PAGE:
The Common Travel Area between the UK and the Republic has existed since 1925
The government has been defeated in the Lords over plans to introduce controls over people travelling between Great Britain and the Republic of Ireland.
Travellers are allowed passport-free movement on air and sea routes as part of the Common Travel Area.
Peers voted by 193 to 107 to remove a clause from the Home Office's Borders, Citizenship and Immigration Bill.
It would have introduced the right to impose controls over those travelling between the two jurisdictions.
Security Minister Lord West of Spithead said "traffickers of all kinds" were exploiting the open border of the Common Travel Area and "something has got to be done to block this breach in our defences".
He said he felt there was "some confusion and wild speculation out in the undergrowth" about the clause.
"The only change will be that there is legislation in place, to allow focused, intelligence-led operations. At present, there is no unequivocal legislative cover for such operations. We require them.
"Since 1997, the Republic of Ireland has introduced border controls so that third country nationals travelling from within the CTA to the Republic by air or sea must present a passport or ID card.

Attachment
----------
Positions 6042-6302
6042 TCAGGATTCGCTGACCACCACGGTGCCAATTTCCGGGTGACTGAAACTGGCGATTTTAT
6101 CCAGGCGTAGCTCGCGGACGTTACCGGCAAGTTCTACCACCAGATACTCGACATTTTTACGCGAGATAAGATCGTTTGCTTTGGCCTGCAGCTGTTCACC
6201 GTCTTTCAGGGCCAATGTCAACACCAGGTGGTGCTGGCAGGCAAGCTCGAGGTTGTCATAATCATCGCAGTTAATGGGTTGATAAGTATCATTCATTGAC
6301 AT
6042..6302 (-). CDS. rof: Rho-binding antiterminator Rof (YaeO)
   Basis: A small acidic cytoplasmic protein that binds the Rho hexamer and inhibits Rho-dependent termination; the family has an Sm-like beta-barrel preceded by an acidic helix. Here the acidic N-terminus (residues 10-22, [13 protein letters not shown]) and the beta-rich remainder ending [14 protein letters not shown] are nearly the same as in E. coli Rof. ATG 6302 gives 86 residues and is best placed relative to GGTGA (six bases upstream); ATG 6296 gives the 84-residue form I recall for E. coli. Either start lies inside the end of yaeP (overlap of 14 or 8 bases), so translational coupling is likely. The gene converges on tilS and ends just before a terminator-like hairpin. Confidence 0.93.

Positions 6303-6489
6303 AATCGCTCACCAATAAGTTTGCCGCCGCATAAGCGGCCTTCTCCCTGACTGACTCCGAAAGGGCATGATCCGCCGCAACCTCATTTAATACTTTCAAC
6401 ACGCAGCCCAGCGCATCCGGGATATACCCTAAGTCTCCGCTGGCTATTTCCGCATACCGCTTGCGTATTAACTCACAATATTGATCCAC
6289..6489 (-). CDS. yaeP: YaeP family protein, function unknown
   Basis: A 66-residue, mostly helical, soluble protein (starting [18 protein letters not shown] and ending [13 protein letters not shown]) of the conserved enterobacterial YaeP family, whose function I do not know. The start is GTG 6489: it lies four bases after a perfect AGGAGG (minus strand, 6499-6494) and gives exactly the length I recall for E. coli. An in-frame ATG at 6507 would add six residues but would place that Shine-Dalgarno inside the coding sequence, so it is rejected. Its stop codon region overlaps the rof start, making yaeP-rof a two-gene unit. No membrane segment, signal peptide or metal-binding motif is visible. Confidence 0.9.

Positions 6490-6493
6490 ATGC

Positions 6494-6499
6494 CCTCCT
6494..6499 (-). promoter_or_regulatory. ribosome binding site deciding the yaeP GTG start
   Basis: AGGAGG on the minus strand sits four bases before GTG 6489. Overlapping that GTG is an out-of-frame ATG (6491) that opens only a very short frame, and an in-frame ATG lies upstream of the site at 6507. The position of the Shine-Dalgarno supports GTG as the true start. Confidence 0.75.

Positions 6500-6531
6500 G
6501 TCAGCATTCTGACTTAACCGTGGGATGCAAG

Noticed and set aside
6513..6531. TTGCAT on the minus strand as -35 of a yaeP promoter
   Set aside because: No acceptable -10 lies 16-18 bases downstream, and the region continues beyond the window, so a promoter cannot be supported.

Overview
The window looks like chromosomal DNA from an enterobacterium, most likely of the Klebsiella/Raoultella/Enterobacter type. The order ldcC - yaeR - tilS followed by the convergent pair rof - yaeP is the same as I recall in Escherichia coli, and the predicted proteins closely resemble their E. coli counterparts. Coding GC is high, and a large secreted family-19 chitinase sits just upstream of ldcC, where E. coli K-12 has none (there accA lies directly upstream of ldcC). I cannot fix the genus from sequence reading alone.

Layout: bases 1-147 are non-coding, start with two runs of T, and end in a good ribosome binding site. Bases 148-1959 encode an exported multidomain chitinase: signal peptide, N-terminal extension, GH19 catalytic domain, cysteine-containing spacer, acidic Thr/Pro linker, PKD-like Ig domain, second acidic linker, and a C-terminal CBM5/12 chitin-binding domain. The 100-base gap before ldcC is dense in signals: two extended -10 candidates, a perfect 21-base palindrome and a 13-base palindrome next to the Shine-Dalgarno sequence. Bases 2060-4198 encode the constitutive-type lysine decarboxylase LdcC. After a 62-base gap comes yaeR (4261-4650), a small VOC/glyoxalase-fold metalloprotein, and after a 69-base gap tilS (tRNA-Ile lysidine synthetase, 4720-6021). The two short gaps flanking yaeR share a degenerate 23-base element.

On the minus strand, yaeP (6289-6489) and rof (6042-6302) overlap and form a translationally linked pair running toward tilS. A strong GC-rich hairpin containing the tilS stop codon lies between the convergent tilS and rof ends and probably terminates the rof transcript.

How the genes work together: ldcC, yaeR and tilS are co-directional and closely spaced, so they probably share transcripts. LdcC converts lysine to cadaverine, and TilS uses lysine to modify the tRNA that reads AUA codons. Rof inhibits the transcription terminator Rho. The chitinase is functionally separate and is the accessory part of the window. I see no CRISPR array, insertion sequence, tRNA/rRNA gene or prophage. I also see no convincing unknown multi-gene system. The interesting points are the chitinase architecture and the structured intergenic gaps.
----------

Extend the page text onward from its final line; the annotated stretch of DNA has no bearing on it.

"The changes to our legislation mean that under this Bill travellers by air and sea to the UK from the Republic of Ireland must carry a passport or national ID card.
"As regards the land border in Ireland, we do not intend to impose controls and there will be no requirement for a passport or ID card. There will a growth in intelligence-based operations that will be clearly legitimised by this Bill.
"I state categorically that this Bill has no impact on journeys from Northern Ireland to the mainland, which is of course a domestic journey within the UK."
Conservative peer Lord Glentoran said the government claimed there were no plans to remove the Common Travel Area "but at the end of the day this Bill tells us clearly that they are intending to do so".
"They say that there are places that are not going to require passports but might do so. There are also places where the government don't know what they want at present but might want some form of identification.
"When it comes to the land border in Ireland, the minister has said the government have no intention of doing anything there but when you have listened a bit longer and look a bit further you find they might be doing something.
"The people of Northern Ireland see this part of the Bill as another way of getting rid of them, out of the United Kingdom."
A Liberal Democrat amendment preventing the Bill from being used to impose ad-hoc immigration checks on the border between the Republic and Northern Ireland was carried by 176 votes to 92, a majority of 84.
A Conservative amendment to the section dealing with the immigration appeals procedure was carried by 137 votes to 80, majority 57.